Tuesday, 30 August 2011
Monday, 29 August 2011
Friday, 26 August 2011
Wednesday, 24 August 2011
Tuesday, 23 August 2011
Sunday, 21 August 2011
Saturday, 20 August 2011
Friday, 19 August 2011
Thursday, 18 August 2011
Wednesday, 17 August 2011
Tuesday, 16 August 2011
Granted, I’m no Fringe veteran, but I think I speak on behalf of the 800 or so screaming, sweating people who packed out the Pleasance Grand last night when I say that Max Olesker’s brainchild, The Wrestling, was one of the greatest experiences in the history of the Edinburgh Festival.
We arrived half an hour late after finishing our own show, and were escorted to our seats. Right on the front row, courtesy of the amazing Beth O’Brien who, along with Max and Ivan, had organised this insanity. This chaos.
We sat back, and were treated to just the most bizarre spectacle any of us had witnessed. Max, formerly Max Voltage, the Human Dynamo and the youngest ever professional wrestler in the country at one time, called upon five or six of his wrestling buddies (one of them the biggest man I’ve ever seen) and teamed them up with some of the best comedians on the Fringe to create two hours of comedy wrestling madness.
Team Kane, lead by Gimp fan Russell Kane (see how I slipped that in there?) saw the likes of Colin Hoult as Thwor, the God of Thwunder, teamed up with Dan “The Hammer” Head, and Patrick Monahan, who didn’t actually wrestle, but ran about a lot. They faced off against Team Riches, Adam Riches ‘Heel’ side, which included a surprisingly skilled Humphrey Ker as The Vinyl Solution and Tom ‘Explosenthal’ Rosenthal, who looked more like a gimp than any of us have ever done. Brendon Burns and Andrew Maxwell commentated, or at least took the piss out of Patrick Monahan. Matthew Crosby tried to keep order as did ring announcer Nick Helm.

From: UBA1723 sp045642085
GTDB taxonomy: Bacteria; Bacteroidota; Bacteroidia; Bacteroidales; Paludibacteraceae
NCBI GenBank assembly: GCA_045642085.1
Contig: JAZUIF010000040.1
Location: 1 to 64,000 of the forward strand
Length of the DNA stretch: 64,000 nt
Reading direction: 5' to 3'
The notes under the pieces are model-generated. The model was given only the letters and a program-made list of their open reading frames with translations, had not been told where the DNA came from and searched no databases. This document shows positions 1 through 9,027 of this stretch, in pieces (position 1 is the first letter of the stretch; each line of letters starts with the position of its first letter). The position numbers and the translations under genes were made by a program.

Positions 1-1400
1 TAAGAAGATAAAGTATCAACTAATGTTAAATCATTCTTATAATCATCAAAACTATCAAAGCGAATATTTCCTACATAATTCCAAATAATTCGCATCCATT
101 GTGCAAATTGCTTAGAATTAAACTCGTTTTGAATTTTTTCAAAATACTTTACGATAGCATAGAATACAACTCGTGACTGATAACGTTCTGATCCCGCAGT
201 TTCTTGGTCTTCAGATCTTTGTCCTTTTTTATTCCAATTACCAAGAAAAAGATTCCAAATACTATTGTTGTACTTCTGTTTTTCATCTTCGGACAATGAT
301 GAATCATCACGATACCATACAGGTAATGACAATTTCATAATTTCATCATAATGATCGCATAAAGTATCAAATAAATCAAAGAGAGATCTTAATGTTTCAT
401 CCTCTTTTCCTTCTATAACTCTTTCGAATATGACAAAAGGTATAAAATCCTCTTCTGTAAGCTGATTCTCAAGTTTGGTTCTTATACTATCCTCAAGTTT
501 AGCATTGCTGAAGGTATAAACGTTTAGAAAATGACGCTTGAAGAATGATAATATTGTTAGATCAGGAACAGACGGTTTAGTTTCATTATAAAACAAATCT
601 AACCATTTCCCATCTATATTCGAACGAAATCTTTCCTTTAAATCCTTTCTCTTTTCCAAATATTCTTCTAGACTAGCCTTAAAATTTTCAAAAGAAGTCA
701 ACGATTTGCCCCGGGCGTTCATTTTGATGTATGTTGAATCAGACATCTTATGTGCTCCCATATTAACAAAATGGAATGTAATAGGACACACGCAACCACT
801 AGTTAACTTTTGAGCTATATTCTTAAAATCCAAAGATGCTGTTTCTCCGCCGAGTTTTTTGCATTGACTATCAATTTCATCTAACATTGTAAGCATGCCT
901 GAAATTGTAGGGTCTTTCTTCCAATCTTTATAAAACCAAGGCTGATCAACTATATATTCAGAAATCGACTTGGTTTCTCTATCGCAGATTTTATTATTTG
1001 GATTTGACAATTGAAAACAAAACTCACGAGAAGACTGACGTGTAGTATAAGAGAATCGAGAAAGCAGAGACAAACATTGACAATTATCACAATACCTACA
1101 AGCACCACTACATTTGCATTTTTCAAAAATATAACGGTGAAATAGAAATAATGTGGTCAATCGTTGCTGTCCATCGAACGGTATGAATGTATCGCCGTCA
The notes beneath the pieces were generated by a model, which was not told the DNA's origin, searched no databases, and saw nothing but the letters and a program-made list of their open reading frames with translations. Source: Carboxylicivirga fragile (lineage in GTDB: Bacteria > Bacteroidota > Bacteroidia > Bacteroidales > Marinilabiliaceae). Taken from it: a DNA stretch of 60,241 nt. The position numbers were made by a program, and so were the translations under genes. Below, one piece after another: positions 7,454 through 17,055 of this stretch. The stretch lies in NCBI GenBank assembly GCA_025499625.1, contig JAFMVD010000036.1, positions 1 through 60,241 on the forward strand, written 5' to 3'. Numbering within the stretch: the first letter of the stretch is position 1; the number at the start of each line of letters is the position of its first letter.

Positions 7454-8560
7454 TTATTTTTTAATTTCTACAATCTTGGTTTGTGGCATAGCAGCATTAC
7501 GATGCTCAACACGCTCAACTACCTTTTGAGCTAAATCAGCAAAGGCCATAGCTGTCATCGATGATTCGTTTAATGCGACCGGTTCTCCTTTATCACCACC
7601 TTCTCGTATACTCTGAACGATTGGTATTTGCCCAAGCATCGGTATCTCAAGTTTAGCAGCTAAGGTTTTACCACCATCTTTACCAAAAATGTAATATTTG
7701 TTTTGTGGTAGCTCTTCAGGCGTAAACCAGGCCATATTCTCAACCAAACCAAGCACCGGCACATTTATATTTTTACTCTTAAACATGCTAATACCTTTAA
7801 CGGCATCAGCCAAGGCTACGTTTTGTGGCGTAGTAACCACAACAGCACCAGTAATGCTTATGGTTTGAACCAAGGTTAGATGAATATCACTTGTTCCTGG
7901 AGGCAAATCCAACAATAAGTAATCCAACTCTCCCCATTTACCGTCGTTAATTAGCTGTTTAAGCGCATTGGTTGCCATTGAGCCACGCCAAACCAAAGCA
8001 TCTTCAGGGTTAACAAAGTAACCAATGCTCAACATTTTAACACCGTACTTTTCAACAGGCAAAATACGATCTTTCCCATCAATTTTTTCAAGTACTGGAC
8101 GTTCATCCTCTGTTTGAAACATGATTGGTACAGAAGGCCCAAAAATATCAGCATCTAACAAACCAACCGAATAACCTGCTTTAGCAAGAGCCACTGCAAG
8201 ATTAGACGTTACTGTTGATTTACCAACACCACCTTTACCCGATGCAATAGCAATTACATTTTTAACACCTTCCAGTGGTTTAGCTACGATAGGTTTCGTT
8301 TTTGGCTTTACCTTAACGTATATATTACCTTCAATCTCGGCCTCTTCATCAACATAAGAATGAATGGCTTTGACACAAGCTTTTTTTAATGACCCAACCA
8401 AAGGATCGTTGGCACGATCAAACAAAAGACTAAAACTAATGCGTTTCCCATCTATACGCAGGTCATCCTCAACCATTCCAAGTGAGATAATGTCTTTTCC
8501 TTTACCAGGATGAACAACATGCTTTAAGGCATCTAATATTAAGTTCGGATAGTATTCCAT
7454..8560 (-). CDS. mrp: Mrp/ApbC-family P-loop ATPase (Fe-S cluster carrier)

The night culminated in Max performing what I believe is called a Senton Bomb, a sort of backflip off the top rope onto his opponents, and fracturing his left ankle.
The good guys won, the bad guys lost and the night was an unmitigated, mental, ridiculous success. Whatever happens to poor old Max for the rest of the run (I hear that his and Ivan’s show Holmes and Watson, which you should definitely go and see, contains a pretty vigorous Charlston. Not ideal with only one working foot) he can at least be happy with the fact that he has created what is sure to be an Edinburgh institution.
And we’re all genuinely proud to have been able to say “I was there”.
PS apparently my blogs read as if they were written by Alan Bennett. I don’t think he knows what a gimp is, though...